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Neuroimage. 2010 Nov 15;53(3):1109-16. doi: 10.1016/j.neuroimage.2010.01.078. Epub 2010 Jan 29.

Genetics of microstructure of cerebral white matter using diffusion tensor imaging.

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Research Imaging Center, University of Texas Health Science Center San Antonio, San Antonio, TX 78284, USA.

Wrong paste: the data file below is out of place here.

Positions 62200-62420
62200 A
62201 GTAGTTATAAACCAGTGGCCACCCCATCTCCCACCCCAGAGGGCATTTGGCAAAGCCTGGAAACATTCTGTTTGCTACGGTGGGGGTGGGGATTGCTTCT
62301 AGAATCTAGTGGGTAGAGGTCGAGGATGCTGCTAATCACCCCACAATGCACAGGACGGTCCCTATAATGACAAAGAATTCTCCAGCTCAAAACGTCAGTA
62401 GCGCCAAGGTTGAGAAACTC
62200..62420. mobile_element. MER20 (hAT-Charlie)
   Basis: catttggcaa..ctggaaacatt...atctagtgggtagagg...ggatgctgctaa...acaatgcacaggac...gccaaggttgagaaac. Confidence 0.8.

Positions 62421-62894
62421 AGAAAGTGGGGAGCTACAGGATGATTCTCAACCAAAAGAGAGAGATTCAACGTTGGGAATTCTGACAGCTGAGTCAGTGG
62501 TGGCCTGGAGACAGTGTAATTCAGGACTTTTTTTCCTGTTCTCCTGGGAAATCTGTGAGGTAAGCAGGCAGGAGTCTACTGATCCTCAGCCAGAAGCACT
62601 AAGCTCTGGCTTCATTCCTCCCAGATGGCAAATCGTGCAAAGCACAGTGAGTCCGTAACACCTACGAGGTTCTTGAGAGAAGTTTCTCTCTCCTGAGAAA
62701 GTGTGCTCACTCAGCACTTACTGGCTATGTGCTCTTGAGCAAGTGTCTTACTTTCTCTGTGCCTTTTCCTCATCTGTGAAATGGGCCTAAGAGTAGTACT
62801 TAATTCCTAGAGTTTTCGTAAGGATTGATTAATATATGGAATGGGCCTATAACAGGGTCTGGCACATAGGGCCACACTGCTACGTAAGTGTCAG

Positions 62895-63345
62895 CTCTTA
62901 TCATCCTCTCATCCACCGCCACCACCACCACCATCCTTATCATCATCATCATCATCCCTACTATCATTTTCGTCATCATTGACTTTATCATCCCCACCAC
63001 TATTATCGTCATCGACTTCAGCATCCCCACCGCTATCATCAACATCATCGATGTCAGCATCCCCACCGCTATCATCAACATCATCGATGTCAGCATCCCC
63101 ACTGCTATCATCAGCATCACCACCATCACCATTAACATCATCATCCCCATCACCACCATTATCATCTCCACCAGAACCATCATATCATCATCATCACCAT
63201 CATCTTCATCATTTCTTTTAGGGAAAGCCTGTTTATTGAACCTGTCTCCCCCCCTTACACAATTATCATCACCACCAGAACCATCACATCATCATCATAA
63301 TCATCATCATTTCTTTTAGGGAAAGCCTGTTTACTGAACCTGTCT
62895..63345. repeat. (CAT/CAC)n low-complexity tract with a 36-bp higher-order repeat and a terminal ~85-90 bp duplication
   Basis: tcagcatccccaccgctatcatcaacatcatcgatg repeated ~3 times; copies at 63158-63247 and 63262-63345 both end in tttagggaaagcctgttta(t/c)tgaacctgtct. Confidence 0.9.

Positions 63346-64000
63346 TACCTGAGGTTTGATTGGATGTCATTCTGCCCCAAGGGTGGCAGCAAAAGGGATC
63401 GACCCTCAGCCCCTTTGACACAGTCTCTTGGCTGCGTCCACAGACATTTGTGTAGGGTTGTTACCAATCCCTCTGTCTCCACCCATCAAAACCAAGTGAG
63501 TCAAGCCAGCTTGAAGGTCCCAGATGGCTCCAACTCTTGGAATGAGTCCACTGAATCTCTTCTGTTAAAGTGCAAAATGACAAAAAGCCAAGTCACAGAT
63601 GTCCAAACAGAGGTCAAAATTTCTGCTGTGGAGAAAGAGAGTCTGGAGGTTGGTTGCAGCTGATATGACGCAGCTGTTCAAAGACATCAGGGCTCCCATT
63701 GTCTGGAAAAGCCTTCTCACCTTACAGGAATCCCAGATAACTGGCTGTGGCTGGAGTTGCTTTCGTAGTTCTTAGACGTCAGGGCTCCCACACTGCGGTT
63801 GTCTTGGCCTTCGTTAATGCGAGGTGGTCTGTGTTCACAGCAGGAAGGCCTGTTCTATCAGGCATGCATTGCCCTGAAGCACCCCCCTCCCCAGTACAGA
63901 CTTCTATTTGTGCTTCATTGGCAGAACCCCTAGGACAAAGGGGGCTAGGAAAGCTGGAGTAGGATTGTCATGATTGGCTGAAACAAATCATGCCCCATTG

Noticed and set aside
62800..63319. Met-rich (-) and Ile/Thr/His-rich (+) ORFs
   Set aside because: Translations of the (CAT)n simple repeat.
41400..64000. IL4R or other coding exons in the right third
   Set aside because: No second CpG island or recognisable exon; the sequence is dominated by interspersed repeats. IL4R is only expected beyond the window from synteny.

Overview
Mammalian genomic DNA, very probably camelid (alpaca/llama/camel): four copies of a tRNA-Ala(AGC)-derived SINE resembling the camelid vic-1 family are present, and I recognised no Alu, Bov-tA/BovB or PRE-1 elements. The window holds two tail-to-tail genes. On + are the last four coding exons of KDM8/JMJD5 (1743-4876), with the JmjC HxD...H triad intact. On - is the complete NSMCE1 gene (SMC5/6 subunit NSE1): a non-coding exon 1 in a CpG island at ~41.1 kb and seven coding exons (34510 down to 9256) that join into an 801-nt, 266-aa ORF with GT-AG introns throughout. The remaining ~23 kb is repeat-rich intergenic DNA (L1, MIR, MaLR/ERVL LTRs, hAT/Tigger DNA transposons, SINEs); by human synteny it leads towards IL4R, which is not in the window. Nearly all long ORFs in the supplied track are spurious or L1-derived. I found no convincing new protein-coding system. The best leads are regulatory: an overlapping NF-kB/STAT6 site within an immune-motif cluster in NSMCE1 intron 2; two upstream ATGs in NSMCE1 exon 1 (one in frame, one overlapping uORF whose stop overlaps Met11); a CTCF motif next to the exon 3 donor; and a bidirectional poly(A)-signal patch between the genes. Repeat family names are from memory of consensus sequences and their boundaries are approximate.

We analyzed the degree of genetic control over intersubject variability in the microstructure of cerebral white matter (WM) using diffusion tensor imaging (DTI). We performed heritability, genetic correlation and quantitative trait loci (QTL) analyses for the whole-brain and 10 major cerebral WM tracts. Average measurements for fractional anisotropy (FA), radial (L( perpendicular)) and axial (L( vertical line)) diffusivities served as quantitative traits. These analyses were done in 467 healthy individuals (182 males/285 females; average age 47.9+/-13.5 years; age range: 19-85 years), recruited from randomly-ascertained pedigrees of extended families. Significant heritability was observed for FA (h(2)=0.52+/-0.11; p=10(-7)) and L( perpendicular) (h(2)=0.37+/-0.14; p=0.001), while L( vertical line) measurements were not significantly heritable (h(2)=0.09+/-0.12; p=0.20). Genetic correlation analysis indicated that the FA and L( perpendicular) shared 46% of the genetic variance. Tract-wise analysis revealed a regionally diverse pattern of genetic control, which was unrelated to ontogenic factors, such as tract-wise age-of-peak FA values and rates of age-related change in FA. QTL analysis indicated linkages for whole-brain average FA (LOD=2.36) at the marker D15S816 on chromosome 15q25, and for L( perpendicular) (LOD=2.24) near the marker D3S1754 on the chromosome 3q27. These sites have been reported to have significant co-inheritance with two psychiatric disorders (major depression and obsessive-compulsive disorder) in which patients show characteristic alterations in cerebral WM. Our findings suggest that the microstructure of cerebral white matter is under a strong genetic control and further studies in healthy as well as patients with brain-related illnesses are imperative to identify the genes that may influence cerebral white matter.

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